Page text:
Over the past two decades, a number of factors have disrupted the Cotonou acquis. The opportunity to regenerate the ACP-EU relationship on new terms requires the parties to respond to challenges at the international, regional and domestic levels. At the global level, we have witnessed the declining influence of the USA and the EU on the international stage as emerging economies, like China and India, gain more economic and political power. As the EU’s leverage is not as significant as it was when the CPA was signed almost twenty years ago, multipolarity may present an opportunity for the ACP countries to diversify their partnerships and forge new relationships with non-EU countries.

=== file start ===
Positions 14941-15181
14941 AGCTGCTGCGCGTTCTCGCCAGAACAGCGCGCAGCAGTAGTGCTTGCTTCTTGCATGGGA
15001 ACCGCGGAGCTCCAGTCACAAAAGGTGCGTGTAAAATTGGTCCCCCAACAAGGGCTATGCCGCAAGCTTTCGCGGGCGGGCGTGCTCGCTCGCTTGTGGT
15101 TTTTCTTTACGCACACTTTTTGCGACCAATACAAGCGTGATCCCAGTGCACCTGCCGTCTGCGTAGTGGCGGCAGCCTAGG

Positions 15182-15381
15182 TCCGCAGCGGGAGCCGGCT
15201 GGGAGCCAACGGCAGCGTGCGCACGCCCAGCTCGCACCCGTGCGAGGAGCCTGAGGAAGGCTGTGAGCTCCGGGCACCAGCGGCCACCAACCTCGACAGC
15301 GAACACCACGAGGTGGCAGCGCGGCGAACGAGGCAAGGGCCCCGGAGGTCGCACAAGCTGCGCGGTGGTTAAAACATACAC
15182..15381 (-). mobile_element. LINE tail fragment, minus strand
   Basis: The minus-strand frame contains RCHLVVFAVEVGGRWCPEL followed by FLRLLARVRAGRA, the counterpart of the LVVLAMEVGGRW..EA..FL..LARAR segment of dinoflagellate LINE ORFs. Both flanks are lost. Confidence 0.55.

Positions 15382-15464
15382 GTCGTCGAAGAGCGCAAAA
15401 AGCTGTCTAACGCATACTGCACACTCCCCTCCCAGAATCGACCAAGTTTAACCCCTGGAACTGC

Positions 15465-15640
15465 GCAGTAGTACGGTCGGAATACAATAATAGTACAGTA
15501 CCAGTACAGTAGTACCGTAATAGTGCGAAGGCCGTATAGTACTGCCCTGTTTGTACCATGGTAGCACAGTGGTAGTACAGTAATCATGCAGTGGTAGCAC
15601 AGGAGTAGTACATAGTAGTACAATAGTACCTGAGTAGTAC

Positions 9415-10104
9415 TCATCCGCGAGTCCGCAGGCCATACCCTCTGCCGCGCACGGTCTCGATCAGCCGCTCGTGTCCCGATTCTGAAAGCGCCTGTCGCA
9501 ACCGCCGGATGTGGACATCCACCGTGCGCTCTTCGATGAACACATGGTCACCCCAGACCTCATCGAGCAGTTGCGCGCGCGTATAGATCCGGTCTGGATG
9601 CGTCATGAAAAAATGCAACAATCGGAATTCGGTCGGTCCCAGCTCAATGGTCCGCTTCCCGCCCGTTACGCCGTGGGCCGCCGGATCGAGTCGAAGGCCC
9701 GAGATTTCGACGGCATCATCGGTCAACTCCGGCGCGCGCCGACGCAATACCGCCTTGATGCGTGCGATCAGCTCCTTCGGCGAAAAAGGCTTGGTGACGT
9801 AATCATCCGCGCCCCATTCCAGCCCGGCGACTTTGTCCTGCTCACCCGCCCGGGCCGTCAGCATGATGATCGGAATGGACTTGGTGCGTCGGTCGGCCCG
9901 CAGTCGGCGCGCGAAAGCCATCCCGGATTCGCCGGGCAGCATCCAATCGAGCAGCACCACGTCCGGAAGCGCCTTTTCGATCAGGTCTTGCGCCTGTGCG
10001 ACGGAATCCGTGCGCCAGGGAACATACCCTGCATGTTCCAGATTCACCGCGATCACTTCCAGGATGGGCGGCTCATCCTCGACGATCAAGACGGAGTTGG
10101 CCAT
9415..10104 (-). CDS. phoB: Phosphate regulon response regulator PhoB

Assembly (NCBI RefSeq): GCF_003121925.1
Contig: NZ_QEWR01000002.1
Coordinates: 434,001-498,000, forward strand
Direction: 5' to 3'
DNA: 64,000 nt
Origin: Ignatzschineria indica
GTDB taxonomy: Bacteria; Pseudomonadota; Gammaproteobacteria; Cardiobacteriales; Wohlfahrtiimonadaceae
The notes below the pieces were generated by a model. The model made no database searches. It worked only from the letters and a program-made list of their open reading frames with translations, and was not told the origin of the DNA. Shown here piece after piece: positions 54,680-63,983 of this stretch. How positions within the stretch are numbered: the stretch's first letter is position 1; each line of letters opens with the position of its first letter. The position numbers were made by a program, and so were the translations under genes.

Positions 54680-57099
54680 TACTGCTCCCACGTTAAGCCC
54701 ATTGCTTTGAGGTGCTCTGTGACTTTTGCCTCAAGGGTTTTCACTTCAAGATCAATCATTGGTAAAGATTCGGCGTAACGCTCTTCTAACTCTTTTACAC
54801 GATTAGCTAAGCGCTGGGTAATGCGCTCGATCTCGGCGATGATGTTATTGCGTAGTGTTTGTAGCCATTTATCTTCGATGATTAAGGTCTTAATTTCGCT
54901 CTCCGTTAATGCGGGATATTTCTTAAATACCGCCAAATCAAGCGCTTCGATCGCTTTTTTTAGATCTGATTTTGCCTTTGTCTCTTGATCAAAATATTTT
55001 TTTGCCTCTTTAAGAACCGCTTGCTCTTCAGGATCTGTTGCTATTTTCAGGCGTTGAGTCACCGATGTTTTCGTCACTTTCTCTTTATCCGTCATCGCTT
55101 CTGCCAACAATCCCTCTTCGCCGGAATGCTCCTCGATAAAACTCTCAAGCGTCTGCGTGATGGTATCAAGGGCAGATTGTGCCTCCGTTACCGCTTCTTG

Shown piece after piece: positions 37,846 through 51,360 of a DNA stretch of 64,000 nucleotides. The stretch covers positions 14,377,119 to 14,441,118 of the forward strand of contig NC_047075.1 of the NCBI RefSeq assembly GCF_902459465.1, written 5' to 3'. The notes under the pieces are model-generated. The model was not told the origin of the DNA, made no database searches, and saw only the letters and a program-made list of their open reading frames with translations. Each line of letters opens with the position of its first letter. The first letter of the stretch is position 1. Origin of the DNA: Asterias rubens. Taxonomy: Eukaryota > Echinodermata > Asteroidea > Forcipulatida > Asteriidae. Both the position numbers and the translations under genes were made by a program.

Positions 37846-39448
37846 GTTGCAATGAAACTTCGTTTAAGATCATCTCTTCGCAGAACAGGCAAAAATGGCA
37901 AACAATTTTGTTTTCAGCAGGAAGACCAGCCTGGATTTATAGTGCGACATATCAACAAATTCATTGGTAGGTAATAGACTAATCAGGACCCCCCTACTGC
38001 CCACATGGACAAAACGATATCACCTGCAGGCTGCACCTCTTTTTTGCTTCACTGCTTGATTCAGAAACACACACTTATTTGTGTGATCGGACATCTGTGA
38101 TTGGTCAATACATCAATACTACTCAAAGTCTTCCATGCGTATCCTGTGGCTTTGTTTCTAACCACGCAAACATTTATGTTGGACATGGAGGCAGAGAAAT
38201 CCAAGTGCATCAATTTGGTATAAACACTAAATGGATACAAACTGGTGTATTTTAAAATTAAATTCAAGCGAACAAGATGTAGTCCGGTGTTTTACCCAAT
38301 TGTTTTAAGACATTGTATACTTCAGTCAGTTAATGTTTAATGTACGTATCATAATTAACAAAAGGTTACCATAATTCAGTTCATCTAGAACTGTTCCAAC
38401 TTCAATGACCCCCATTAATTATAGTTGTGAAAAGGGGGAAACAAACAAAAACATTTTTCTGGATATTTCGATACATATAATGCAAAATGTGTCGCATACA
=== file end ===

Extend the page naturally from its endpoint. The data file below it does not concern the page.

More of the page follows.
With over 100 countries involved, the revision of the ACP-EU Partnership Agreement, signed in Cotonou on 23 June 2000 is an extremely important endeavor that presents immense opportunities to all the parties and that requires careful negotiations. The Agreement will expire in 2020 and the parties are currently negotiating a new framework that is expected to reflect today’s socio-economic opportunities, challenges and concerns. This contribution looks at some of the strategic elements to consider when updating or amending investment-related provisions of the ACP-EU Partnership Agreement.